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Wicked Wednesday–Advert “Don’t Get Rubbed the Wrong Way”

Very little bothers me when it comes to using sex to sell things. Yes, I often find it annoying and pandering to the male gaze, but I have bigger battles to fight. Objectification is a microagression that is worth calling out, but it doesn’t make me so mad I can’t see straight.  However, several years ago there was an advertisement here in Singapore that got me very angry.

Singapore Ad

I was minding my own business, walking through a mall, when I saw the poster above taking up an entire wall. I stopped. I gaped. I tooka picture of the poster and sent it to the Facebook chat my two closest friends in Singapore and I have going 24/7 with the following comment:

What the actual fuck?

I wasn’t the only person who noticed and got mad. The ad went viral, showing up in US and European media. Slutwalk Singapore complained to the relevant government agency and got the following answer in return

Many thanks for taking time to read our NCPC adverts developed for our festive season crime prevention campaign.

In response to SlutWalker Singapore x Kuala Lumpur’s comment on the outrage of modesty (OM) poster, we would like to share that the messages were crafted to address the public in general. Through this advertising campaign, we hope to
remind people to take extra precaution so that they do not become victims of crime during this festive season. This same approach is taken for our other messages – burglary, pickpocketing & housebreaking.

We hope that we have addressed your concerns.

We wish to take this opportunity to wish you a Happy New Year.

Regards,
NCPC Administrative

source

(emphasis mine)

The reductive message that getting groped is somehow the victim’s fault for wearing the wrong thing in public is unacceptable. Nor is using  “humor” to make light of what it’s like to be groped. Being groped can be anything from an unwanted pat on the ass or touch on your breast to full-fledged sexual assault. It’s not something to make light of, or blame the victim for.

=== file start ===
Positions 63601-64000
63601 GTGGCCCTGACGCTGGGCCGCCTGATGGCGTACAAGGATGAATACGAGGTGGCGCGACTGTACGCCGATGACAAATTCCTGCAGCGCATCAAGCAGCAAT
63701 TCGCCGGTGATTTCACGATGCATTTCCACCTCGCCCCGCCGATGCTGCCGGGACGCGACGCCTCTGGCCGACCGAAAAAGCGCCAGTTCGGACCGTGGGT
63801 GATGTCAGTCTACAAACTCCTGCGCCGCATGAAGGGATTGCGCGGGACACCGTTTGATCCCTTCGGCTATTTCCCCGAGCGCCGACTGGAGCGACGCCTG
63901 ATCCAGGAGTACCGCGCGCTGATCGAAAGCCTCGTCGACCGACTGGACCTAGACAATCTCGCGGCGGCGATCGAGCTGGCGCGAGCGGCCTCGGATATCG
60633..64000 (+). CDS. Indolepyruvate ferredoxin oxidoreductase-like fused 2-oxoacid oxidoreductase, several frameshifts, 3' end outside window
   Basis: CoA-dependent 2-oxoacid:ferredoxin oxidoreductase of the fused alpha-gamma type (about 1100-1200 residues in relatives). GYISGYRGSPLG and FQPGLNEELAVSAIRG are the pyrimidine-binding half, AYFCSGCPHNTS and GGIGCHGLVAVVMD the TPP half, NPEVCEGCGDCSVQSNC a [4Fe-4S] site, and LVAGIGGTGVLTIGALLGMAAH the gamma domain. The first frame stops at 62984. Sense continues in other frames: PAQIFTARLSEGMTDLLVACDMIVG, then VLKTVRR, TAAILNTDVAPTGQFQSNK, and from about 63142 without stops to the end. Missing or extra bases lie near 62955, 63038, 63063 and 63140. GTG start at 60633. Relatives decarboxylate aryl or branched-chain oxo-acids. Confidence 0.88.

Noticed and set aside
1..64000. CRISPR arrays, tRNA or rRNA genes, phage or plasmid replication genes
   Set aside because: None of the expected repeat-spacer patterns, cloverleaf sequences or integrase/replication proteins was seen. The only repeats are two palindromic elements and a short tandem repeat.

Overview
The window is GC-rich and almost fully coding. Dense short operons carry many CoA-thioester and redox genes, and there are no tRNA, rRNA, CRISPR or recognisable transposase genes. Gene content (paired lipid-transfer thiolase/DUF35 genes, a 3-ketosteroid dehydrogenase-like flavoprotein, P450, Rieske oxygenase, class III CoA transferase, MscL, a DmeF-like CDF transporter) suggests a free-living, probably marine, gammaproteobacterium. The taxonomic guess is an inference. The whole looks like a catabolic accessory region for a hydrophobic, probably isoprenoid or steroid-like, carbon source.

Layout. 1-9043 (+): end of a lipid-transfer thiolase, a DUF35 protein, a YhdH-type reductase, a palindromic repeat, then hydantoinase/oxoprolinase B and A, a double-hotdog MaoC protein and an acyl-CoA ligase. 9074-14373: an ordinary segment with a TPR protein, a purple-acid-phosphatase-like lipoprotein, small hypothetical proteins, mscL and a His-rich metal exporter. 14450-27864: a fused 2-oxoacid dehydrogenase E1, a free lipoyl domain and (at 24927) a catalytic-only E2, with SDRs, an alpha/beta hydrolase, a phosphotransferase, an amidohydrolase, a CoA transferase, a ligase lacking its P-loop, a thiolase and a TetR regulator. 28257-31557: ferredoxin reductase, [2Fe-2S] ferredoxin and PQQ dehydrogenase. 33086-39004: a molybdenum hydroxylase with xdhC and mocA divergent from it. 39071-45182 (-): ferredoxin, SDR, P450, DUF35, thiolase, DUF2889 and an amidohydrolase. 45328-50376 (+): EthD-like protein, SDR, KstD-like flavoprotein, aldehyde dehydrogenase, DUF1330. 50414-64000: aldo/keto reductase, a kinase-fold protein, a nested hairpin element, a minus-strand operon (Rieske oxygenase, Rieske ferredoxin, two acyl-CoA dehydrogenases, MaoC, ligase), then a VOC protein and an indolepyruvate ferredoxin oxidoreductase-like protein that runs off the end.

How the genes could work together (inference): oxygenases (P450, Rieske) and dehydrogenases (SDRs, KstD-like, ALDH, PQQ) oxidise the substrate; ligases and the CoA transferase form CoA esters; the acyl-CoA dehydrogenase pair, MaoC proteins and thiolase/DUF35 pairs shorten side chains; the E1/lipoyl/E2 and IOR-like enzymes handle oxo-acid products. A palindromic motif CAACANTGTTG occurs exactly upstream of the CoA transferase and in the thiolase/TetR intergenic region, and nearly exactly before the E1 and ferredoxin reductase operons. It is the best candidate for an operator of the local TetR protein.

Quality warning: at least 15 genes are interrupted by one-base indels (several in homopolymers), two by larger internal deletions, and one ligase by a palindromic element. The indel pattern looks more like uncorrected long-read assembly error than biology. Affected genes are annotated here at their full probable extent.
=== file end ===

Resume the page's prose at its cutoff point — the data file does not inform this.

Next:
There are many things I like about Singapore. But the entrenched sexism and victim blaming isn’t one of them

On the microaggression level, when I was giving Ms 7 her practice spelling test for this week, these were the following example sentences given for the words prince and princess. I’m from Massachusetts, which is one of the more progressive states in the US–as a former teacher I can tell you these example sentences would not be considered acceptable.

Prince—The prince saved the princess from the fire-breathing dragon. (I changed princess to prisoner.)

Princess–The princess screamed helpless form the tower. (I drew a line through it and changed it to “The princess saved herself.”)

But in Singapore, we have so many big issues that the microagressions are the least of our problems.

In Singapore, it’s not rape if it’s forced oral, anal, if anything other than a penis enters a vagina, or if the person doing the raping is your husband. Men/boys can’t be raped under the law.

This week a fourteen year old boy was accused of raping a girl. The police questioned him at length (at which point I learned that in Singapore a minor may be interrogated without a parent/guardian/representation) until he finally said he did it. That night he told his mother he only confessed because the police made him feel as though he had no other choice. Then he committed suicide by jumping out of his window on the fourteenth story of the building. The coverage and comments either paint him as an the victim of a slutty girl or an evil rapist or her as a slut as either a virgin or a slut who “wanted it”. There is no understanding that there could be two victims in this case.

Singapore is a conservative patriarchy. As a liberal feminist and the mother of two girls, I often find myself at odds with the establishment here. I’m fortunate that many of my friends are activists, so I see the grassroots resistance that is growing with each year. As a Permanent Resident (the equivalent of a green card holder in the US) I have the right to join with my friends at events like Slutwalk Singapore, Pink Dot, and the like. I am trying to be a good ally to Singaporeans resisting the dominant culture. But there are days and moments like this that I wonder if I’m making the right choice in raising them here as opposed to Boston. (Disclaimer, the US is hardly awesome on women’s issues, but by comparison…)

When I see an advertisement that uses sex to sell a car or beer or an ISP, I could care less.

But advertisements like this one? Ads that warn me not to get groped, or raped? These are worth getting furious over. These actively reinforce rape culture. Those make me outraged.

wicked wednesday

5 Responses

  1. I totally agree with you: NO to reinforcing rape culture!

    Rebel xox

  2. I completely agree with you and the examples the school sent home would have had me raging too

    Mollyxxx

  3. Wow, yes, I can see how examples such as these could make you much less bothered about advertising in the West. And I love your spelling test amends!

  4. That advert is super squicky. I don’t have so much a problem with the prince example because it’s a fairly archetypal fairy tale plot. Of course, I’m from the southern U.S. So I’d say this area is a smidge less progressive than New England. I do agree that the princess could be doing something other than screaming helpless. That’s just an awkward sentence anyway.

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